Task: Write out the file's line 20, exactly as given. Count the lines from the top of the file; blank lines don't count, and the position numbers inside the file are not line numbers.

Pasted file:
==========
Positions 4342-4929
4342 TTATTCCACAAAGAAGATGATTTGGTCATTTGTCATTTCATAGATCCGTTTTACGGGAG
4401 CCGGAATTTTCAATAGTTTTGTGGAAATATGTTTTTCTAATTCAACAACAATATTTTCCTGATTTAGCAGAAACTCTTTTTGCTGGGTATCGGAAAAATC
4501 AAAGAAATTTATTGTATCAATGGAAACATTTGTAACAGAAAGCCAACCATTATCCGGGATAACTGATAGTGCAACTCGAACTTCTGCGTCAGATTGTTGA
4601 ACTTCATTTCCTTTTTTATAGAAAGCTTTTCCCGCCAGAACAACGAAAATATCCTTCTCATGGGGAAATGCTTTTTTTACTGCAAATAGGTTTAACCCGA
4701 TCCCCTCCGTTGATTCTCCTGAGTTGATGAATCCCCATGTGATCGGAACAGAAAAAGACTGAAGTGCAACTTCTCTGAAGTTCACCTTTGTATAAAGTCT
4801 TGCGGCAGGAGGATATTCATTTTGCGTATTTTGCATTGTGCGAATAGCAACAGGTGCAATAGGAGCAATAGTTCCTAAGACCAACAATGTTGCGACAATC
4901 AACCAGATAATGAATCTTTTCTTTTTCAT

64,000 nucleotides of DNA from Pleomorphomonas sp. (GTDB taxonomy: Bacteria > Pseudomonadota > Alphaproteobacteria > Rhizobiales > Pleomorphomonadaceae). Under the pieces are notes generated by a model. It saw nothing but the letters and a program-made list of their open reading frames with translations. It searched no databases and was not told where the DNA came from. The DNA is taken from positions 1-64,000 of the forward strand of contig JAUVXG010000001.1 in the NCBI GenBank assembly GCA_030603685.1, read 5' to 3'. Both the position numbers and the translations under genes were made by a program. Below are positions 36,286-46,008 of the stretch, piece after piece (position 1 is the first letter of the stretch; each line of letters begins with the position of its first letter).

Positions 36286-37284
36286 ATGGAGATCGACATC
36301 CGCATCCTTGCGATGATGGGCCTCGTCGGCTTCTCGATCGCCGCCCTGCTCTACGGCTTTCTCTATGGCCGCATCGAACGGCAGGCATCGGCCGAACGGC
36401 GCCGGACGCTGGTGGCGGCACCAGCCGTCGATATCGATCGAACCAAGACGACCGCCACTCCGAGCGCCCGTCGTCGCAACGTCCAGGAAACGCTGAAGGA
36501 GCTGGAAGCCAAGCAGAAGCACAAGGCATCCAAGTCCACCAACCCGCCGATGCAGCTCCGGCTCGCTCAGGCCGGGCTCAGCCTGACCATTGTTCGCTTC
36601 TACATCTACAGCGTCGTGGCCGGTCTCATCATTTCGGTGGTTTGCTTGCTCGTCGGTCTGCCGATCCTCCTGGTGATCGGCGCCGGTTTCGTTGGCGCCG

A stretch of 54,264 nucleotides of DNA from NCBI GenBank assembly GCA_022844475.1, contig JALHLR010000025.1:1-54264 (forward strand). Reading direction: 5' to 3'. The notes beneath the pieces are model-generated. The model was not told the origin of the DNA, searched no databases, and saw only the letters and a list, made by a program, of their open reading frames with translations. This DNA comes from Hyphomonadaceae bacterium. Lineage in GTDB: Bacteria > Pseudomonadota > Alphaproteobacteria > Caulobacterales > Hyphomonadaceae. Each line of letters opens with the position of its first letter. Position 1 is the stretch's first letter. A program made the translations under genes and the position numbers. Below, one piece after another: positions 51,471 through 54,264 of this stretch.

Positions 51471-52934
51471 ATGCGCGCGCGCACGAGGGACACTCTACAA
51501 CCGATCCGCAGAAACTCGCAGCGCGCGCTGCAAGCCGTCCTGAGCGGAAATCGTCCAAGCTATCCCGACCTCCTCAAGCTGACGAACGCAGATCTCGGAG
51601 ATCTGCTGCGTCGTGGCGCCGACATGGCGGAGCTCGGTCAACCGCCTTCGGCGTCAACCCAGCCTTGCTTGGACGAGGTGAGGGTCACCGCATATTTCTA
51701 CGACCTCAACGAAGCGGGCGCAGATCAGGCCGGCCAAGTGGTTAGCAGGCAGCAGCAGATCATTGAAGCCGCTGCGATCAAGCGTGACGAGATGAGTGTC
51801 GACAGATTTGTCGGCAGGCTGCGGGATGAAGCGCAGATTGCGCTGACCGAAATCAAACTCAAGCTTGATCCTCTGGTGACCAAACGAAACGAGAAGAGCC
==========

51601 ATCTGCTGCGTCGTGGCGCCGACATGGCGGAGCTCGGTCAACCGCCTTCGGCGTCAACCCAGCCTTGCTTGGACGAGGTGAGGGTCACCGCATATTTCTA